5. 5.    Another   interesting   finding   was   related   to   consumer   use   of   applications.     Our  research  confirmed  that  not  only  are  app  downloads  per  user  increasing  but  so  is  usage  compared  to  other  forms  of  media.    For  example,  over  63%  of  consumers  on   GetJar   were   downloading   apps   at   least   once   a   week   with   28%   actually  downloading  apps  every  single  day.    More  importantly,  app  downloads  were  also  resulting  in  usage.    57%  of  respondents  were  actually  using  apps  more  then  once  a   day   and   on   average   33%   of   consumers   were   spending   1   hour   or   more   using  their  mobile  applications  each  day.    When  we  compared  app  usage  vs.  traditional  forms   of   entertainment   like   TV   we   found   apps   were   actually   closing   the   gap.    Only  49%  of  consumers  surveyed  actually  were  spending  more  then  1  hour  a  day  watching  TV  for  example.    Mobile  has  also  started  to  slowly  erode  the  hold  of  the  Internet  on  app  consumers.    The  survey  revealed  that  among  GetJar  users,  30%  now  claimed  to  be  using  mobile  Internet  more  then  Internet  on  their  computers.        However,   not   all   apps   are   created   equal.     Naturally,   there   are   apps   that  consumers  deem  more  important  then  others.    Although  over  600,000  apps  exist  among   the   top   three   apps   stores   today,   the   reality   is   that   a   small   number   see  significant  traffic  in  terms  of  downloads  and  an  even  smaller  number  actually  see  repeat   usage.     When   we   asked   consumers   how   many   apps   they   were   using   at  least  once  a  week,  nearly  40%  said  they  used  3-­‐4  apps  a  week  routinely  vs.  only  10%  saying  they  used  10  or  more  apps  over  the  same  time  period.    The  challenge  for   publishers   and   agencies   is   to   make   apps   that   are   not   only   good   but   that  consumers   keep   using.     Therefore,   getting   an   app   out   there   and   getting   it  installed  is  only  the  first  step  to  building  relationships  with  consumers  on  their  mobile   devices.     What   consumers’   are   telling   us   and   what   we’ve   seen   really   over  the   past   5   years   is   that   the   true   winners   in   the   mobile   app   space   are   not   only  those   who   make   good   apps,   but   those   who   routinely   improve   and   re-­‐promote  themselves   to   consumers   to   make   their   apps   an   indispensable   aspect   of   their  lives.           5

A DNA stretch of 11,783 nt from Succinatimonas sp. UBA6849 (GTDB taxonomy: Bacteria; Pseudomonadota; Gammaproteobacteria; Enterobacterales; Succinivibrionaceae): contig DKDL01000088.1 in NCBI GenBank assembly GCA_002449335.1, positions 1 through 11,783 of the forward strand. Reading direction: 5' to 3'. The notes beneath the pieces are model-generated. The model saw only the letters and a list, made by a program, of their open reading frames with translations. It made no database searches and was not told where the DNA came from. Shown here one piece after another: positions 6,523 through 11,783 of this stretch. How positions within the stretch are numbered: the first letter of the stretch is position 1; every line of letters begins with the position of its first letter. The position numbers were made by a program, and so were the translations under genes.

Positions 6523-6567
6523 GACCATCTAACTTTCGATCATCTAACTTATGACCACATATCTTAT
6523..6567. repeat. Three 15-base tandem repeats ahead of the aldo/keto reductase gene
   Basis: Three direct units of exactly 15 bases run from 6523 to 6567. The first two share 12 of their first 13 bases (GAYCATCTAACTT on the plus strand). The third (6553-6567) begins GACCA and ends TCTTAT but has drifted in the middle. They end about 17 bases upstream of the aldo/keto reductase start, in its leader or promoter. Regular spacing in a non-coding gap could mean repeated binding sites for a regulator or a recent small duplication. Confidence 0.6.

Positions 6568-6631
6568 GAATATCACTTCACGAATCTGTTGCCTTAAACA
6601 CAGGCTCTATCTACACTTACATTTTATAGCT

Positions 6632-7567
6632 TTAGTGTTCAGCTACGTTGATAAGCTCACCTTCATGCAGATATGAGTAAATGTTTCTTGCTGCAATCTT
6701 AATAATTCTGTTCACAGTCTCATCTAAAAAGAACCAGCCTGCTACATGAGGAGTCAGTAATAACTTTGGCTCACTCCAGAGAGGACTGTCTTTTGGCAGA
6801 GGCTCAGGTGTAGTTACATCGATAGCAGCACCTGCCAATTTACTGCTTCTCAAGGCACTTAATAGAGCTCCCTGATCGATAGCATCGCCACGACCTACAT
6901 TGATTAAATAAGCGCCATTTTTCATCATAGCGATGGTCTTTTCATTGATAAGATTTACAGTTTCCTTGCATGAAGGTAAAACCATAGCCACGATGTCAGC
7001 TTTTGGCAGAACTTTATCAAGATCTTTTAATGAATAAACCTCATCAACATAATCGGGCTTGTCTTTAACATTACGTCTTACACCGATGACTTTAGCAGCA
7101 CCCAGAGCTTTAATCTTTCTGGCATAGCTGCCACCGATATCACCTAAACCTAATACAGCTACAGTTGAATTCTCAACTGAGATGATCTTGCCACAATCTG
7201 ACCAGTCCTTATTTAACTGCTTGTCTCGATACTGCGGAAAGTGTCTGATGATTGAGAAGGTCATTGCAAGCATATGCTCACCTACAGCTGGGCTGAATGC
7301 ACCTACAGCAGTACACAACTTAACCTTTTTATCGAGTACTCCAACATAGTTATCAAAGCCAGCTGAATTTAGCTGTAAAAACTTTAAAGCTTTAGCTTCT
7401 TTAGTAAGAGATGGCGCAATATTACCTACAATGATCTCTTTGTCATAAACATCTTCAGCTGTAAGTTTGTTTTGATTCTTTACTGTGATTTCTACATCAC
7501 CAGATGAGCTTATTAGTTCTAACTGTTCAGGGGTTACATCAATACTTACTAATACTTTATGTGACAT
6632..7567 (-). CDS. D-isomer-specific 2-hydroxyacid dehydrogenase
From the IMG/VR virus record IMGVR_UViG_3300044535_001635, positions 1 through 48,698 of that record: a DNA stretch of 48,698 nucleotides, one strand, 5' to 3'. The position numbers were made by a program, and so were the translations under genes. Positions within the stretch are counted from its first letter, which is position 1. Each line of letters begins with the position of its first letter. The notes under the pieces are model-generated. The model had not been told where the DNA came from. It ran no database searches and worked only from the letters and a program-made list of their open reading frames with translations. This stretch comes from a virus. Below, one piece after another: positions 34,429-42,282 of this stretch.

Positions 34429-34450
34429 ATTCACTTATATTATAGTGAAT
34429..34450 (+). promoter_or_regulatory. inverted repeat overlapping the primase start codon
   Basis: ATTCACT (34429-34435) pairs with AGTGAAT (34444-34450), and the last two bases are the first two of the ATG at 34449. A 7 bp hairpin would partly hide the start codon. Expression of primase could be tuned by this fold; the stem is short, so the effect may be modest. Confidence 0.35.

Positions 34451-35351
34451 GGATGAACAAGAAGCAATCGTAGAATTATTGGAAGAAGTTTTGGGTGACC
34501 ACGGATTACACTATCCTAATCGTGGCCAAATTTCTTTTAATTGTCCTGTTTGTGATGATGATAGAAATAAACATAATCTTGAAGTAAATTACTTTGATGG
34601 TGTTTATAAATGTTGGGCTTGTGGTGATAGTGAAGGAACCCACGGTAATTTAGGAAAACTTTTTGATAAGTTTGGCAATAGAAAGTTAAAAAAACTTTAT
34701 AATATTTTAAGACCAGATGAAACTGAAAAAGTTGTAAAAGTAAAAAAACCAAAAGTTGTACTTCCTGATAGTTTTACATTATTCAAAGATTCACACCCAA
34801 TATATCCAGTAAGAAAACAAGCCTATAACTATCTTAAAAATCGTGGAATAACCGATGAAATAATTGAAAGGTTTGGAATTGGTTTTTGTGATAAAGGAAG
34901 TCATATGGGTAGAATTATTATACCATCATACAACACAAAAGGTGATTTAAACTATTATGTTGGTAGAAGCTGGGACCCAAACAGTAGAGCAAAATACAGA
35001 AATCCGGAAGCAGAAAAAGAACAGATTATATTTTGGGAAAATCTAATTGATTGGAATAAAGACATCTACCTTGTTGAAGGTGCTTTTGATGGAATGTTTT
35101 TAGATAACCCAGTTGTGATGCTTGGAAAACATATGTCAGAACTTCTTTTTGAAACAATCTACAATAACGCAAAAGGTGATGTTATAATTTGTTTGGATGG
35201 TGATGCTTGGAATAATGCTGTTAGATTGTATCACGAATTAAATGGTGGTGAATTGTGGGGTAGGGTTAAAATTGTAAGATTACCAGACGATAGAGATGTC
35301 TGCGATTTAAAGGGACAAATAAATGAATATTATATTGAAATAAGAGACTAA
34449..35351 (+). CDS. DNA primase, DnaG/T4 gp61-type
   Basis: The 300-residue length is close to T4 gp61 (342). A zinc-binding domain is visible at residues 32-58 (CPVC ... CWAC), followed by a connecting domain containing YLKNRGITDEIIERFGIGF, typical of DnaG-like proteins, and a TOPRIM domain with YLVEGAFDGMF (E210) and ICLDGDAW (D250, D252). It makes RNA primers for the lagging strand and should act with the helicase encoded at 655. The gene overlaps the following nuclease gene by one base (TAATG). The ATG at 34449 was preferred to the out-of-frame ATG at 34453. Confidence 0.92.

6. 6.          Unsurprisingly,   the   research   also   clearly   demonstrated   that   as   the   number   of  apps   available   increases   that   discovering   and   finding   the   right   apps   is   also  becoming  more  of  a  challenge.    Although  over  60%  of  consumers  responded  that  they   were   pleased   with   the   current   App   Stores   they   were   using,   only   25%  admitted   to   using   App   Stores   for   discovering   the   latest   apps.     Nearly   50%   of  respondents  mentioned  browsing  the  web  as  a  preferred  method  for  finding  new  apps  with  16%  saying  that  they  also  found  great  apps  through  recommendations  by  friends  or  by  using  social  media.    Last  but  not  least  we  delved  into  the  evolving  role  of  advertising  in  mobile  apps  and   tried   to   get   an   understanding   of   how   consumers   felt   about   in-­‐app  advertising   and   more   importantly   how   they   felt   about   their   favorite   brands  trying   to   reach   them   through   mobile   apps.     The   results   here   were   pretty  encouraging.     Not   only   did   72%   of   consumers   claim   to   have   downloaded   apps  with  ads  in  them  but  nearly  60%  of  these  users  claimed  they  would  repeat  the  experience   again.     By   and   large,   the   most   important   things   consumers   were  looking  for  in  these  mobile  ads  were  specific  information  (34%)  or  news  about  new  products  and  services  (31%).      We  also  found  that  a  majority  of  consumers  had  already  downloaded  some  form  of  branded  application  (52%)  in  the  past  but  that   the   expectation   of   these   consumers   regarding   the   quality   of   the   branded  application  was  pretty  high.    Clearly,  brands  that  dive  into  the  app  space  without  having  a  quality  application  risk  damaging  consumers’  perception  of  their  brand.    Nearly  80%  of  consumers  surveyed  stated  that  the  quality  of  an  app  affects  the  brands  trustworthiness.     6